Saturday, June 16, 2012

Spain's Problems Were Made by the ECB in Greece

Spain's banking bailout last week has been less then successful, but the blame has not managed to get to the responsible party.  There is little question that Spain's problems stem from the property bust, and resulting banking crisis.  Spain has not helped it's cause by acting as if the banking problem could be solved without state support.  However, considering that the problem is a banking crisis, and the 100 Billion Euro bailout should be sufficient to recapitalize the banks, it is curious that the bond market's judgement of Spain is so harsh.  The 10 year government bond for Spain crossed 7% on Thursday.  If Spain is forced to pay that rate for long, then a full bailout will be required.  So why does the Spanish banking bailout appear to be such a failure?  The answer lies with the ECB, and the way they handled the Greek debt restructuring.

Europe's handling of Greece has been a comedy of errors, but possibly the biggest error or all was the ECB's idiotic insistence that they be spared the effects of the debt restructuring.  When Greece restructured their private bonds on April 25th the ECB had held approximately 50 Billion of the bonds which they had bought in the open market in an earlier effort to support bond prices.  The bonds that the ECB owned were the same bonds that were being restructured, and the long standing legal principle of Pari Passu states that ALL bondholders (including the ECB) must be treated equally.  The ECB didn't like this idea, and pulled an audacious, illegal kludge to insure that their bonds would be treated differently.  The did this by exchanging their bonds for new ones, but since this treatment was not offered or granted to any other bondholders, it was an absolute travesty.  The outrage was muted because the other bondholders (mostly European banks) are so beholden to the ECB that they did not want to bite the hand that props them up.  However, just because no one complains does not make it right.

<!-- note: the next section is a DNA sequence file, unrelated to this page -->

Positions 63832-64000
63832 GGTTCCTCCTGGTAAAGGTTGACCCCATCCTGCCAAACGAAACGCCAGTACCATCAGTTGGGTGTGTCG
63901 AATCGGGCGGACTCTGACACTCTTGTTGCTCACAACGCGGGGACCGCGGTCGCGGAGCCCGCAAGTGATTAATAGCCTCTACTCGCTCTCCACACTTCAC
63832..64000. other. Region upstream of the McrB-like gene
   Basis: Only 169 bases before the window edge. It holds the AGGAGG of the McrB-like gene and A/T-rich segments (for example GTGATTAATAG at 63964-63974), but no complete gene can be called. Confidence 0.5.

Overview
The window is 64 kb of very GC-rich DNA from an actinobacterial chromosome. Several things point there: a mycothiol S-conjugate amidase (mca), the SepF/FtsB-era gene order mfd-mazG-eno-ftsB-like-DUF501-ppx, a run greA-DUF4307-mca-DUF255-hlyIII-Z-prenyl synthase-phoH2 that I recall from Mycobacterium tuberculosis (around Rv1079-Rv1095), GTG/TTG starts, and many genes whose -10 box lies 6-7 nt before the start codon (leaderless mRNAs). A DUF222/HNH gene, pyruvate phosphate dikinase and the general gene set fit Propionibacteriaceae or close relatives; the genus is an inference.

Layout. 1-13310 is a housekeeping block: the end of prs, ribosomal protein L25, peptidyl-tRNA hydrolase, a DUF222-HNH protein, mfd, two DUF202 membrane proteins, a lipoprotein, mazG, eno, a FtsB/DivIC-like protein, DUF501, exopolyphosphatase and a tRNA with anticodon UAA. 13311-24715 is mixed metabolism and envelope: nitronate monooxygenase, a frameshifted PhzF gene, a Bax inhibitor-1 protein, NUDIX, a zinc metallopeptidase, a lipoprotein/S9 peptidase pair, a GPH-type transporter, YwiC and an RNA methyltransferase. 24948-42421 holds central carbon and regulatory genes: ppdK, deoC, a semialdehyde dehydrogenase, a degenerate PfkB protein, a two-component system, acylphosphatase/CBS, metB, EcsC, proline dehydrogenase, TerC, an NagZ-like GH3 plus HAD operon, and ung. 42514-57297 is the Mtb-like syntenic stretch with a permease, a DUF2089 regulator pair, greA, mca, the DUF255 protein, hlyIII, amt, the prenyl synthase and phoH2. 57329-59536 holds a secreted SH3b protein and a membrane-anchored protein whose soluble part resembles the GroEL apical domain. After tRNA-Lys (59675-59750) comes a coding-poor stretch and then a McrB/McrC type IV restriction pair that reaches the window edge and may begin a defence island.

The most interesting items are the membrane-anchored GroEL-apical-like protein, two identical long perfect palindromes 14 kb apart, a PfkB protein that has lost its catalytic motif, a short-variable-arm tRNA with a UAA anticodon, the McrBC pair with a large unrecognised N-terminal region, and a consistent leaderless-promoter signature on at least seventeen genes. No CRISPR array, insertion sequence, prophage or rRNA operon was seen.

Additionally, just because they thought they got away with it in Greece does not mean that they actually did.  Today, we see the fallout of the ECB's behavior in Spain.  The banking bailout should have been enough to calm the market, but it only made things worse.  Bondholders of Spanish debt understand that they are implicitly subordinated whenever official support is provided.  The subordination can be legal (in the case of the ESM) but the real concern is the illegal kind.  The precedent has been set, and it states that  in a pinch the ECB will change the rules in their favor at the last minute.  How the rules get changed is unknown, all that can be certain is that it will be to the detriment of anyone holding Spanish debt.

The ECB is getting their comeuppance, and it's poetic justice in a way, only it's a shame that Spain and the Euro will suffer for the ECB's poor judgement.

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